Modular and open-source are now the watchwords for network infrastructure, whether you’re delivering internet connections or VR cat videos.
On Tuesday at the Structure 2016 conference in San Francisco, Facebook announced its most powerful modular data-center switch yet, and AT&T gave an update on its huge migration from dedicated servers to a software-based architecture.
Once the same kind of hardware can do different things in a network, everyone gets more freedom to accomplish what needs to get done.
That’s true for Facebook, which built on its own switch innovations and software stack in the new Backpack switch, and for AT&T, which says enterprises can now order and turn on services in 90 seconds instead of 90 days. Agility is also the key selling point for cloud companies like Google, which hopes its customers can ignore hardware altogether in a few years.
The Backpack is Facebook’s second-generation modular 100Gbps (bit-per-second) switch, with 12 switches inside that each has the capacity of a Wedge 100 switch. When fully deployed across the company’s data centers, the Backpack will complete Facebook’s upgrade from a 40Gbps to a 100Gbps infrastructure. Emerging applications like live video and virtual reality will depend on the additional speed, said Jay Parikh, head of engineering and infrastructure at Facebook.
Like Facebook’s other switches, the Backpack is based on the homegrown FBOSS operating system and on lessons learned in the creation of the 6-Pack, the company’s first open-hardware modular switch.
The Backpack switch has separate data, control and management planes, which allows for spreading out the workload within the switch and building Backpacks in different form factors. Using Facebook’s own software stack helped the Backpack design go from whiteboard to production use in months and lets the company try things like new network protocols.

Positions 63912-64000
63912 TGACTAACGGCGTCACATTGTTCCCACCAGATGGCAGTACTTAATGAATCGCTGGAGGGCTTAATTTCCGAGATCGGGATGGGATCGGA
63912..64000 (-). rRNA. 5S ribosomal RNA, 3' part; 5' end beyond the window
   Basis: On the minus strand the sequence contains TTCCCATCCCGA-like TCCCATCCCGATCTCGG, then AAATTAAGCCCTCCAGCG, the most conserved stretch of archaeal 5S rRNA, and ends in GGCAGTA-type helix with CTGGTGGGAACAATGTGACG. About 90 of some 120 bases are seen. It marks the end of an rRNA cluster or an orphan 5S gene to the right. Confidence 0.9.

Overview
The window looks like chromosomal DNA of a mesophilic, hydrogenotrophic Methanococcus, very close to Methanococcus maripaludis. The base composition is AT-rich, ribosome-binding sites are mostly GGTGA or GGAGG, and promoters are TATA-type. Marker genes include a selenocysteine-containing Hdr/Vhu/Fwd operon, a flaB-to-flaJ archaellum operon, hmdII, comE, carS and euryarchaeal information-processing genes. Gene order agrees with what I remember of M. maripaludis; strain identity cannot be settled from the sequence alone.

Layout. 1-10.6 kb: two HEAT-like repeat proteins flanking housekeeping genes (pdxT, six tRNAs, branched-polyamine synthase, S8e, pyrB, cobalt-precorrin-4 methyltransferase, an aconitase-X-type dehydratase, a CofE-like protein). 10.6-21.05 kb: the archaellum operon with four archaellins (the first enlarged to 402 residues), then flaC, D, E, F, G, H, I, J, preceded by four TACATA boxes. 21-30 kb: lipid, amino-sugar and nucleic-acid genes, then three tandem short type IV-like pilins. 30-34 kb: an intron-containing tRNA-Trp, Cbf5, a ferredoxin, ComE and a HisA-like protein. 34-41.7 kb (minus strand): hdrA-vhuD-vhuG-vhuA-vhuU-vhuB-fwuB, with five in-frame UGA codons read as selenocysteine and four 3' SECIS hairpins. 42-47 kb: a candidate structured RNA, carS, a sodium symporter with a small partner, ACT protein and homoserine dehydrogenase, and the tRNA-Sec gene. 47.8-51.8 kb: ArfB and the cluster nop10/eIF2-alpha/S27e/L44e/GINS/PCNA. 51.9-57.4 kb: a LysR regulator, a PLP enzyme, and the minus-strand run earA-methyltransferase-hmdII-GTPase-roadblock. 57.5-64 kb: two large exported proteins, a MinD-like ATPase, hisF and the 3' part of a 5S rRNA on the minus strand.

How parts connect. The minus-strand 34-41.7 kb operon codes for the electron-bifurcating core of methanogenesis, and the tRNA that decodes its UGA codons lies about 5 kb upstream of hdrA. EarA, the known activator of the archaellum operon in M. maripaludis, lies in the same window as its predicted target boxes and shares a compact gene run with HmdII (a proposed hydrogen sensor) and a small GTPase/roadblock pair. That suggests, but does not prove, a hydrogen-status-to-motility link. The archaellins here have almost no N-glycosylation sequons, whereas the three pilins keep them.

But like AT&T, Facebook depends on an ecosystem of partners to make its networking vision a reality. The company’s innovative projects start with small internal teams and rely on larger groups of partner companies such as manufacturers and software vendors to build and test the concepts, Parikh said.
The company then contributes the products of those efforts to an even larger community of third parties through open source. It’s already submitted the Backpack design to the Facebook-founded Open Compute Project, which has made the 6-Pack and other switch designs available to enterprises and networking vendors. That move has helped others adopt some of Facebook's networking practices, though there are limits to what an average company can do to emulate them.
The method is the same for Facebook’s Telecom Infra Project. The social network won’t commercially deploy its Aquila drone or its Terragraph high-speed wireless technology itself. “We don’t want to be an operator,” Parikh said. Through the telecom project, it hopes to motivate others.
“We want to show the community and the world that there are innnovative approaches to solving these challenges and getting people connected faster than ... traditional solutions are on a path to do,” he said.
Open-source software is also at the core of AT&T’s years-long migration to a software-defined network. The most important thing the carrier did was break software down into parts so it could reuse open-source components for most standard functions, said John Donovan, chief strategy officer and group president, technology and operations.
“Everything that we buy as an appliance from a traditional vendor needs to be blown apart into an atomic structure,” Donovan said.
Software-defined networking pays off for subscribers in the ability to order services by themselves, fine-tune things like bandwidth as their needs change, and see the changes made within minutes, Donovan said.
The migration entailed changing things like 42-year-old mainframe applications into software that could run on a modern cloud infrastructure, he said. Since 2009, AT&T has converted about 80 percent of its data-center environment and 30 percent of its wide-area network to a cloud architecture.
The hardest part, he said, is changing corporate culture. Engineers who were used to fixing problems by moving wires around had to learn how to do it by finding flaws in code spread out over six virtual machines. AT&T’s answer was millions of small “re-skilling” courses that he said have helped employees move from disappearing roles into things like coding.